What does going 4-0 in the preseason mean? It’s hard to read too much into it, but it’s better than the alternative, according to history.

This is the seventh time the Vikings have finished undefeated in the preseason (1964, 1965, 1973, 1992, 1998, 2001 and 2014), and the past indicates a winning preseason helps lead to a winning regular season.

History shows the Vikings made the playoffs in three of six previous seasons that followed an undefeated preseason, with only one losing season – in 2001 when they went 5-11-0. Following the 1973 season they lost in the Super Bowl, and following the 1998 season they lost in the NFC Championship Game.

When the Vikings have finished .500 or better in the preseason they’ve also finished .500 or better in the regular season 78 percent of the time.

“I think the biggest thing in preseason is you want to win games,” defensive end Corey Wootton said. “Everyone says preseason doesn’t matter, but the biggest thing you have to do is go out there, try to get better each week and review your game plan. I thought we did a pretty job in the preseason and we have to carry that into the regular season and take it one week at a time.”

At the NFL level, there are also some encouraging indicators. Last year, the Seattle Seahawks were 4-0 in the preseason before winning Super Bowl XLVIII, and 37 of the 48 Super Bowl champions (77.1 percent) have finished the preseason with a winning percentage of at least .500.

Since 2000, the 14 Super Bowl champions have combined for a 36-20 (.643) preseason record during their championship seasons.

One key is winning the turnover battle. This was only the second preseason in franchise history that the Vikings didn’t lose a fumble, and their one turnover on offense was a preseason first.

The three quarterbacks combined to tie a team record for fewest interceptions – one – in a preseason, equaling the 1977 preseason mark.

NOTES


  • RB Joe Banyard finished the preseason with a 5.9-yard average per carry, fourth-best in Vikings preseason history. Adrian Peterson holds that record with a 7.2-yard average during the 2009 preseason. Banyard’s 111-yard performance against the Titans was the fifth-best in preseason history.

  • QB Teddy Bridgewater ended the preseason tied for third-most attempts (49) in a preseason without an interception. Sage Rosenfels had 51 attempts in the 2010 preseason without an interception, and Fran Tarkenton had 51 in 1961. Bridgewater tied Christian Ponder’s 2011 mark of 49.

  • Zimmer thanked the players for accepting all the changes implemented throughout the offseason by the new coaching staff.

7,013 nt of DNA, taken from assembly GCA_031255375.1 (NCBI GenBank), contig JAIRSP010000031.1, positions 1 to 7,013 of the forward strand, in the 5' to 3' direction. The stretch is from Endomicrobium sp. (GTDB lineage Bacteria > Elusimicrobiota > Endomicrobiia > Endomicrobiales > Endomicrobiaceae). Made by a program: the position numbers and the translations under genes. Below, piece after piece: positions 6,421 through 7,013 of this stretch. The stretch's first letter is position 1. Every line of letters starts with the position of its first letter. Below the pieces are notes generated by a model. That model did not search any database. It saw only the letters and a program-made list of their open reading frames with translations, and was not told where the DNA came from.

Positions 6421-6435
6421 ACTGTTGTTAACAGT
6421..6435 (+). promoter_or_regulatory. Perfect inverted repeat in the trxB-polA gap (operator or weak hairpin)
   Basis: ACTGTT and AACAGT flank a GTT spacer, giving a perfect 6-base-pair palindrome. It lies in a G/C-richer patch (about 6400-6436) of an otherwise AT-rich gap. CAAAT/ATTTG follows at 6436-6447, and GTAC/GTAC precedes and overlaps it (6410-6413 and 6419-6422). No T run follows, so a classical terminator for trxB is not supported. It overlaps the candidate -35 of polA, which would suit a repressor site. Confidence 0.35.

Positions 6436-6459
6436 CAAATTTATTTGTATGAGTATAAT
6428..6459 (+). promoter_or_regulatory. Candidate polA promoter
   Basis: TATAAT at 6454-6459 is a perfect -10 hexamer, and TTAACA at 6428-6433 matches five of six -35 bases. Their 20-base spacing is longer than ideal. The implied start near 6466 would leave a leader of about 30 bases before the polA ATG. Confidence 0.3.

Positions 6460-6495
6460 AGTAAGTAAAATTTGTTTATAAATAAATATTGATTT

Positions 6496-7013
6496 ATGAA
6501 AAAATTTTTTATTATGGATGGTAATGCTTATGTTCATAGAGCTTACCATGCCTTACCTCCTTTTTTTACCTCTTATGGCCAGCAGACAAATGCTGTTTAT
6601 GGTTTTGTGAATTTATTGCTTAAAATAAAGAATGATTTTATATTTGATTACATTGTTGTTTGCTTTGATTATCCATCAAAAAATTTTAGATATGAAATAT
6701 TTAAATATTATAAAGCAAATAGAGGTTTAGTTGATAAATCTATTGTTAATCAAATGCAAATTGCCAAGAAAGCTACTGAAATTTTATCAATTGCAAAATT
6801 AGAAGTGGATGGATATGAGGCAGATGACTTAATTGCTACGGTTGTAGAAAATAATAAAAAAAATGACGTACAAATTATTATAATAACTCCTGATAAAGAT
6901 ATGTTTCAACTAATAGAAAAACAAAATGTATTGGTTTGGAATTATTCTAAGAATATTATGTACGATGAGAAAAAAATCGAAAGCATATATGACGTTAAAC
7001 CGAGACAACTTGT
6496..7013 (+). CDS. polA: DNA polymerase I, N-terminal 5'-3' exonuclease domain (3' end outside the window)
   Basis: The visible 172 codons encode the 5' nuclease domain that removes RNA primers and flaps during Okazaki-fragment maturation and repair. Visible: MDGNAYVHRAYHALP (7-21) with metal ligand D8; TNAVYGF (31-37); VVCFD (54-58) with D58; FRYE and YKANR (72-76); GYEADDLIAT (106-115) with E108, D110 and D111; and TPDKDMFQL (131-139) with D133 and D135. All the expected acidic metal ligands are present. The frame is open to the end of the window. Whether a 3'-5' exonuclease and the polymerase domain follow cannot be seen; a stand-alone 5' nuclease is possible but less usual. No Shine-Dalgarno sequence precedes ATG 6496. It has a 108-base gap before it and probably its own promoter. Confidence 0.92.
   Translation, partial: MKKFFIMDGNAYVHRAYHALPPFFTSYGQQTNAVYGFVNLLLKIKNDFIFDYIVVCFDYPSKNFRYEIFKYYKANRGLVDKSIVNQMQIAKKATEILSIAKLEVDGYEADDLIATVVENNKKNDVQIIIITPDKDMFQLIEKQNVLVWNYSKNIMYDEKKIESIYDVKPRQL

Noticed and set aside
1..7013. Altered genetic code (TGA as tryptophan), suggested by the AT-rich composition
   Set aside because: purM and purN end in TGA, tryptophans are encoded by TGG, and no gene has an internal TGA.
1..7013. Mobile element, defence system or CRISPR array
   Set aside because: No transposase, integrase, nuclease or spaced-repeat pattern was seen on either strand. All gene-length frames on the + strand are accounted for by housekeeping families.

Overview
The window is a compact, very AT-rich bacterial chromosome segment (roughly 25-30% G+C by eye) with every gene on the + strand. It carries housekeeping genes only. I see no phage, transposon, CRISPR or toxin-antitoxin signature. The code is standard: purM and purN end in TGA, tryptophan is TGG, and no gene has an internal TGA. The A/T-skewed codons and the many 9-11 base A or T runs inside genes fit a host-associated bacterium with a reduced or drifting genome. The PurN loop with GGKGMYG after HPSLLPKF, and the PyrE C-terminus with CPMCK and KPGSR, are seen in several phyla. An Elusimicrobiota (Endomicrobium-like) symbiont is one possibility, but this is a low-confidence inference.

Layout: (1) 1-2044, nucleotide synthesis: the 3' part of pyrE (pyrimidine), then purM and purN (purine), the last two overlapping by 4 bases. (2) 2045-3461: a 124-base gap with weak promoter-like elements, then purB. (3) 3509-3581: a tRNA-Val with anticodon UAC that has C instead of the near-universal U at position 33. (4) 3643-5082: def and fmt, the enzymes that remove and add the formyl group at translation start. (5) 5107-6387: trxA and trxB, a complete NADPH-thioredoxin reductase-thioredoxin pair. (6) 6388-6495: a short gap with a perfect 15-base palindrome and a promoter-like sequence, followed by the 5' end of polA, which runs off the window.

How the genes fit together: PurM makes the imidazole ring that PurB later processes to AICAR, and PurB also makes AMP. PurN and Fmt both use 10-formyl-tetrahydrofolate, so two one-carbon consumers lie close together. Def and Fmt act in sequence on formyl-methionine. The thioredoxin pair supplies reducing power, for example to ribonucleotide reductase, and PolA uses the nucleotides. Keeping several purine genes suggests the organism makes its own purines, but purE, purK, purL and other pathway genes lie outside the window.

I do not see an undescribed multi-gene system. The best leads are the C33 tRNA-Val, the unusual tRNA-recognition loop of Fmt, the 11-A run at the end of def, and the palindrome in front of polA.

“Every one of these guys had done everything we’ve asked them to do,” he said. “Coming in as a new organization, part of the way we’ve done things have been such a change, so I have a fondness in my heart for all of these guys. They’ve listened to me complain and yell at them and every other thing and so … I think they’ve gotten better each week and (making cuts this year) is probably particularly hard.”

  • The Vikings didn’t play 27 of the 75 players on the roster. In addition to the starters, sitting out were: Sanford (quad), CB Jabari Price (arm/shoulder), RB Matt Asiata (coach’s decision), LB Gerald Hodges (ankle), LB Michael Mauti (foot), LB Brandon Watts (leg), WR Rodney Smith (back/neck) and TE Chase Ford (foot).

  • Paid attendance was 69,143, but far more seats were vacant than filled.

  • Adam Thielen led the Vikings with five receptions, including a 3-yard touchdown catch, before leaving with a hip injury. TE Allen Reisner led the team in receiving yards with four catches for 33 yards.

  • Julian Posey’s interception was the only one of the game.

  • Jeff Locke averaged 51.5 yards on his two punts, but both went for touchbacks for a net average of only 31.5 yards.

  • With wet conditions throughout, Ponder and Reisner each fumbled the ball, but the Vikings never turned it over. Ponder recovered his own fumble and Reisner’s fumble went out of bounds.

  • The Vikings had 22 first downs compared to the Titans’ 13.

  • Wootton, Justin Trattou and Tom Johnson all had a sack for the Vikings.


    Scott Grams contributed to this notebook. Tim Yotter is the publisher of Viking Update. Follow Viking Update on Twitter and discuss this story on our subscriber message board.